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October 2017
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EDITO
Saturday, 21 October 2017
European policymakers face a difficult choice when authorising new technologies such as GMOs, as they often find themselves caught between conflicting expert safety advice and calls to respect the precautionary principle when scientific evidence is insufficient. EU policymaking is largely based on expertise and involves handling complex technical information at different levels. While such expert-based regulatory policy is seen by some as a guarantee of rational decision-making, it is sometimes perceived as technocratic and opaque.
"Food Matters: One Year On” has just been published by the United Kingdom's Department for Environment, Food and Rural Affairs (UK DEFRA). The report updates the UK government's efforts on food policy as it relates to health, food safety, the economy, and the environment. It also identifies priorities for the next 12 months. One of the initiatives implemented includes the creation of a Council of Food Policy Advisers to provide advice on the practical measures government should take to create a healthy, sustainable food system.
Monday, 14 September 2009
"We are 53 diverse countries differently affected by the crisis, 1 billion people that cannot be ignored". That was the stark message to Members of Parliament's Development Committee from Donald Kaberuka, the head of Africa's Development Bank at a hearing on 3 September in Brussels. The economic crisis has hit the continent hard with falling commodity prices leading to reduced incomes.
Viviane Reding, Commissioner for Information Society and Media, and Charlie McCreevy, Commissioner for the Internal Market and Services, today made a joint statement setting out the important cultural and economic stakes of book digitisation in Europe. To face the daunting task of digitising Europe's books, of which there are tens of millions in Europe's national libraries alone, the two Commissioners stressed the need for fully respecting copyright rules to ensure fair remuneration for authors, but also welcomed public-private partnerships as a means to boost digitisation of books.
There are no important advantages in terms of health and nutritional benefits gained from eating organic food when compared to food produced using conventional techniques, says the UK’s Food Standards Authority (FSA), with the recent publication of a scientific study.
Wednesday, 09 September 2009
EU Member States must meet their international aid commitments to developing countries, and particularly those disproportionately affected by the economic downturn, said Development Committee MEPs in a debate with two international experts on Thursday. The committee also approved a resolution on the effects of the crisis on developing countries and development co-operation.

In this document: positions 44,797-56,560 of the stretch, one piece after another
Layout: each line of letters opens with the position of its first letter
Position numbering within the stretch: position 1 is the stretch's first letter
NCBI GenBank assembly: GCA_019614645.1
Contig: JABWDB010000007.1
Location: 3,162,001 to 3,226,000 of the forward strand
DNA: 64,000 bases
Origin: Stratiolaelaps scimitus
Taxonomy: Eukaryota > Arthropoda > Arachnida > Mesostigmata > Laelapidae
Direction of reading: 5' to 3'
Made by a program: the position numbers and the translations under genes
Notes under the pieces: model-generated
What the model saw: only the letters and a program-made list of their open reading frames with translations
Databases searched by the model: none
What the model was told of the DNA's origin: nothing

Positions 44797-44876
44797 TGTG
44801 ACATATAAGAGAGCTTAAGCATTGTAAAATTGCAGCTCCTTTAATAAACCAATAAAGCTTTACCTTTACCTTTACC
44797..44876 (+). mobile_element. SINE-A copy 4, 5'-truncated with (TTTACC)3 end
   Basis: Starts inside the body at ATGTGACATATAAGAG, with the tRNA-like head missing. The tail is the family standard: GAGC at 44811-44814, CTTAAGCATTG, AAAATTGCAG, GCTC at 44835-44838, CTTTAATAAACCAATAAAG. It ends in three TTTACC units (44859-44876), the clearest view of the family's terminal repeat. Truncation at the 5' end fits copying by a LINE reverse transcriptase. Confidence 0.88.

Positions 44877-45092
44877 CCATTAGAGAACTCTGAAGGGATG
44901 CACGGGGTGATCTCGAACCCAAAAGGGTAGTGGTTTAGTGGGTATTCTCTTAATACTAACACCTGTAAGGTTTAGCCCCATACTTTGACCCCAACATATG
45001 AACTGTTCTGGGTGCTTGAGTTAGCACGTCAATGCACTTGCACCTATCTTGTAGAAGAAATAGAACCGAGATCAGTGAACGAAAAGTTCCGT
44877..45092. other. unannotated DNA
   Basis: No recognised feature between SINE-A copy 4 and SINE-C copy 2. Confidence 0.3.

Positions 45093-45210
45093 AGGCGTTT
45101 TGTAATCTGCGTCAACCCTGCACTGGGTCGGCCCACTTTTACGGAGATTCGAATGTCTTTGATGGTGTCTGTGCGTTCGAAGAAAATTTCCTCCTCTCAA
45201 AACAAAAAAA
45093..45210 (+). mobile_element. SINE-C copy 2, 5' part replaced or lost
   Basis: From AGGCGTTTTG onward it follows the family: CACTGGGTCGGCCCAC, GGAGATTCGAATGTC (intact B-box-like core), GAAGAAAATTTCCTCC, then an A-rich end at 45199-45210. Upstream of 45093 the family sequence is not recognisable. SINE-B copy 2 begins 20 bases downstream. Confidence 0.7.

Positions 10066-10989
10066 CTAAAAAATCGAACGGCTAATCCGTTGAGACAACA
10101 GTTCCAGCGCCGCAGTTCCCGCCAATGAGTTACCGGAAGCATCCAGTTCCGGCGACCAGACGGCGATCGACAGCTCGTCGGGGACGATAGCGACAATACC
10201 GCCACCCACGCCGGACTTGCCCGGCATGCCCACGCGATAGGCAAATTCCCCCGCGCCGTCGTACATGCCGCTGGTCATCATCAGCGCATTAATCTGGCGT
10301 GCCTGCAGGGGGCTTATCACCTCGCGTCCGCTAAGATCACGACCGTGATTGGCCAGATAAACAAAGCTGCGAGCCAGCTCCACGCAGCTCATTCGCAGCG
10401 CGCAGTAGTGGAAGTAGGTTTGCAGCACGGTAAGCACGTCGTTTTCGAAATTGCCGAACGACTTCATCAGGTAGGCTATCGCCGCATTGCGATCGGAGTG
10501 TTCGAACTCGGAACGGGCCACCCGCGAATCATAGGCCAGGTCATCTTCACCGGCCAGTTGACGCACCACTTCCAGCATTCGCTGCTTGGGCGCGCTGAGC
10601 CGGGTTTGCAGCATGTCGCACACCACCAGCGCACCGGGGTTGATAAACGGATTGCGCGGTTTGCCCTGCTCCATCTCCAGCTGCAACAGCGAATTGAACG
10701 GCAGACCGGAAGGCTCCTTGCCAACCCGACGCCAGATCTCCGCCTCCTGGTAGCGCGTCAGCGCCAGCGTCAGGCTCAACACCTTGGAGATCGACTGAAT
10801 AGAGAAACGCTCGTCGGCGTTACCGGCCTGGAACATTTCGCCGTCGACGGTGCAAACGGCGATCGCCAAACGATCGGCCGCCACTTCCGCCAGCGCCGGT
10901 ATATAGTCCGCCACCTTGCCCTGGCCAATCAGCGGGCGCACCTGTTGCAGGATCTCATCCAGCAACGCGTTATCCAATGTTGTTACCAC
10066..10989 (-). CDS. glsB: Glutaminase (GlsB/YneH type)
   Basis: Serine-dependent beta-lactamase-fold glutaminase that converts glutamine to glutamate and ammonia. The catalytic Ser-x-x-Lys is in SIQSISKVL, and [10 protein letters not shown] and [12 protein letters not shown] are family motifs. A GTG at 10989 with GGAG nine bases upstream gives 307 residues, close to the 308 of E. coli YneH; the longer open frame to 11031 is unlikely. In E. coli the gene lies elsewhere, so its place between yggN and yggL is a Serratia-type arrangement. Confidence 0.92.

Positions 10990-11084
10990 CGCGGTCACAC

The United Kingdom's Department for Environment, Food and Rural Affairs (UK DEFRA) has released UK Food Security Assessment: Detailed Analysis. This paper details a framework of indicators for assessing UK food security developed through stakeholder engagement and expert input from various Government departments.
Tuesday, 08 September 2009
European institutes and companies have begun work on a multi-million Euro effort to develop manufacturing methods for liquid biofuel from agricultural and forestry waste. The NEMO (Novel high performance enzymes and micro-organisms for conversion of lignocellulosic biomass to bioethanol) project has received €5.9m funding from the European Union. Agricultural and forestry waste, such as straw and wood chips, are mainly lignocellulose. This consists of sugars but in a form that makes them difficult to be used by microbes in the production of ethanol. Over the next four years, researchers in the NEMO project will develop enzymes that can be used to cut lignocellulose into sugar compounds suitable for fermentation. The goal will be to tailor the metabolism of microbes so that they can produce large volumes of ethanol out of the biomass sugars economically and efficiently.
The UK government recently warned that consumers could face huge meat price rises if the EU does not find a more efficient method of approving new GM products. In a joint Defra/FSA statement, the government said the slow rate of EU approvals for GM products and the absence of any tolerance for low levels of unauthorised GM material could seriously hamper UK food and feed imports and ultimately hit retail prices. The UK imports 90% of its soya feed for meat production from Brazil and Argentina, which amounted to three million tonnes in 2007/08.
Friday, 04 September 2009
This report produced by Concord forms part of the work being undertaken by European development NGOs to monitor and advocate on European aid. It reports that some of the countries deliver aid based on their own priorities and not those of the poor while addressing the symptoms and not the causes - and yet they deliver the majority of the global aid flows. It adds that evidence shows that when aid is delivered well, it has been crucial in improving living conditions of the poor in developing countries.